The 2016 Remodeling 550’s top moneymaker has a message for contractors: If you want to grow in the new economy, the name of the game is diversification.
For replacement contractors who make a living specializing in one particular job and often a particular product, that may sound like strange advice. But it worked for Window World, which landed at the top of the heap with a whopping $579.4 million in 2015 gross sales.
Window World is reportedly the nation’s largest replacement window and exterior remodeling company with more than 200 locations nationwide. Historically, revenue growth has been tied to one thing: topline unit sales based on its $189 replacement window model, says company president Steve Kamody. But with a cooling economy — and election year jitters — those sales have plateaued.
“What’s changed in the last couple years is that the replacement window industry has been stagnating in year to year unit growth,” Kamody said. “So we had to go in a different direction to grow.”
For Window World, that new direction entailed offering products for the entire home exterior. Then Window World went to its product suppliers to see where it could expand sales. Rather than just selling windows the company is now pushing entry doors, garage doors and stone siding. It’s even considering roofing.
“Our ultimate goal is to offer the homeowner the entire exterior envelope product lineup,” Kamody says.
Turns out, other window replacement contractors have found success with that model, too. In fact, many companies started diversifying in response to the economic downturn, says John Gorman, president of Save Energy Company.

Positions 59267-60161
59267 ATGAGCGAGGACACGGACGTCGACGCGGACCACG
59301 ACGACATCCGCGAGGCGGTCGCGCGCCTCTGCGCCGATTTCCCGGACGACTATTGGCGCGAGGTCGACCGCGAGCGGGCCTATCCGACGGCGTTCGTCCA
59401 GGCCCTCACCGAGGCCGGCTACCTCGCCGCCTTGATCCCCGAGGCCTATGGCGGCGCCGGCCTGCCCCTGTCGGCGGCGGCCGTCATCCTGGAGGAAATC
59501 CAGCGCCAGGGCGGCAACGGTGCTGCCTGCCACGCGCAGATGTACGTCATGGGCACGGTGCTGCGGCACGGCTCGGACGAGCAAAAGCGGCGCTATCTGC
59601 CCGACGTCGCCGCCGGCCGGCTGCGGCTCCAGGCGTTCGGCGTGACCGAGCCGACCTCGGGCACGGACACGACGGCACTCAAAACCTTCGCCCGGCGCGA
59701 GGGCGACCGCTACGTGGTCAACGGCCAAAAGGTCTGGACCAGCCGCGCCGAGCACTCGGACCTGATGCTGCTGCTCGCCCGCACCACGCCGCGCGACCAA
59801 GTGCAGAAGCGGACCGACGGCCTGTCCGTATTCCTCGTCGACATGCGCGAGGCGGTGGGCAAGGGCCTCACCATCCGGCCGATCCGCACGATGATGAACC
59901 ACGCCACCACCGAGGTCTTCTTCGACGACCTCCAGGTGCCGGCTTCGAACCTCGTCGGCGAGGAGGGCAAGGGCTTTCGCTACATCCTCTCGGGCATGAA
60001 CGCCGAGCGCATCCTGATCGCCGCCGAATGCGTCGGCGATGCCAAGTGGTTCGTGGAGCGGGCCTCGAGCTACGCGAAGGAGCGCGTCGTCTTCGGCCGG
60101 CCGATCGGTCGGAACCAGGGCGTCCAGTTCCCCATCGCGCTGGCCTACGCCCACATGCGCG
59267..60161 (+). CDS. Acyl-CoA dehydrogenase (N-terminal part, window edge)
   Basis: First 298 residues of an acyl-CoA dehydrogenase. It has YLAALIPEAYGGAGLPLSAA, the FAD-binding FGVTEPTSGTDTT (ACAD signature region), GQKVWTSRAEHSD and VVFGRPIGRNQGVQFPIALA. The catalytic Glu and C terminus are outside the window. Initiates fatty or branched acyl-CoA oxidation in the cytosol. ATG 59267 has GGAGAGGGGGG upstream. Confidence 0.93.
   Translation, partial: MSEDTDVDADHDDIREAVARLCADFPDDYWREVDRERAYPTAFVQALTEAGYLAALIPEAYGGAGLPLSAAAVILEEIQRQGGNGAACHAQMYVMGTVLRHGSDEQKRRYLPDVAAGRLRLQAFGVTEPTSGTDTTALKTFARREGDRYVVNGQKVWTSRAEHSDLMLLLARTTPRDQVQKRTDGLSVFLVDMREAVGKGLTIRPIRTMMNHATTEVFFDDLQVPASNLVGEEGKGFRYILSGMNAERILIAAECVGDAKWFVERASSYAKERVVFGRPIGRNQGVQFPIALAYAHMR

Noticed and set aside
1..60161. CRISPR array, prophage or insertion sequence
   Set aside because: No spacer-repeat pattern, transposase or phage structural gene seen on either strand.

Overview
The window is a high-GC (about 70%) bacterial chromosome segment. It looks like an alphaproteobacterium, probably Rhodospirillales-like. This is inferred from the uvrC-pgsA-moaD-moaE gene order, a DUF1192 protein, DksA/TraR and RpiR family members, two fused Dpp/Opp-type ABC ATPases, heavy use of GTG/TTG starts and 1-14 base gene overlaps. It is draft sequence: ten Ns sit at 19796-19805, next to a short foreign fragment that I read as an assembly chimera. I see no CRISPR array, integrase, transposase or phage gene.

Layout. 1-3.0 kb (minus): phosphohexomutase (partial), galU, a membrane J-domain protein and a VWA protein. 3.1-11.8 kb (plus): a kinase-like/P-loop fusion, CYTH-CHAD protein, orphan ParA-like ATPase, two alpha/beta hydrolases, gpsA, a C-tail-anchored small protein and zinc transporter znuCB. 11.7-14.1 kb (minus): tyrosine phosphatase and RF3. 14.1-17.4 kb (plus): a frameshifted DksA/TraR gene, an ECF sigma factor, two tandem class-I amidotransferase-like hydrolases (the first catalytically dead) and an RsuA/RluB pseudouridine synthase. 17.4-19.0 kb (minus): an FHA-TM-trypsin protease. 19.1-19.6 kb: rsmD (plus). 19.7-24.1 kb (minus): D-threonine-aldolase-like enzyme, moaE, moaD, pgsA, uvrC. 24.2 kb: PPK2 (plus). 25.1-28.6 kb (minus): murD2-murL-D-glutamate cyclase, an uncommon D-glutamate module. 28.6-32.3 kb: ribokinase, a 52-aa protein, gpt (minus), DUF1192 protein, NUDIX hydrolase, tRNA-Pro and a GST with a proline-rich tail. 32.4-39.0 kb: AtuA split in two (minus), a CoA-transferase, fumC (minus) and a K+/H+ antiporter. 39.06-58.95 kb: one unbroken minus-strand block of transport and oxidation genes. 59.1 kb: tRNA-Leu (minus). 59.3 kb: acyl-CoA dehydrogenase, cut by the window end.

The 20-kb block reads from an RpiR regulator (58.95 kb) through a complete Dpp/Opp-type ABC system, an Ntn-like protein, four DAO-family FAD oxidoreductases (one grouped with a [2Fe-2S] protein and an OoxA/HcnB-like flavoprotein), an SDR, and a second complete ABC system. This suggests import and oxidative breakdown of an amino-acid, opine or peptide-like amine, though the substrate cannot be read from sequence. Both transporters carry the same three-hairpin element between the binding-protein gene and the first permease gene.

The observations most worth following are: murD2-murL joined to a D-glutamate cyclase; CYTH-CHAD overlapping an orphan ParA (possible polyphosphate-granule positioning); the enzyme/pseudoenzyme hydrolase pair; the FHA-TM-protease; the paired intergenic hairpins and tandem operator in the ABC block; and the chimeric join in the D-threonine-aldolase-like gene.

“We had 30-plus years of happy clients — many asking, ‘What else do you do?’ So we figured let’s add services and market to our prior clients first to see how they respond.”
It took awhile to see some results, but Gorman said that adding solar and siding to the product mix three years ago has paid off. That’s because diversifying product mix doesn’t just give you more ways to sell, it also provides another way to tap contractors’ most valuable resource — existing clients.
“Many contractors are asking, ‘How can we maximize our marketing and installation crew dollars?’” Gorman said.
For contractors ready to try diversification, don’t expect an immediate ROI, Gorman warned. He suggested starting small and testing the waters with a something simple such as an email blast to past customers to gauge their interest in the product you’d like to diversify into. Use that interest to determine how much to invest.
But whether you choose to diversify or continue selling the same product mix as before, Kamody said a commitment to customer service will ultimately determine success.
“A lot of competitors are very aggressive on the front end, and once they have the sale they move on,” he said. “We want to build long term relationships with our customers so they call us back when they’re ready for another remodel and refer to us others. That type of good will grows exponentially.”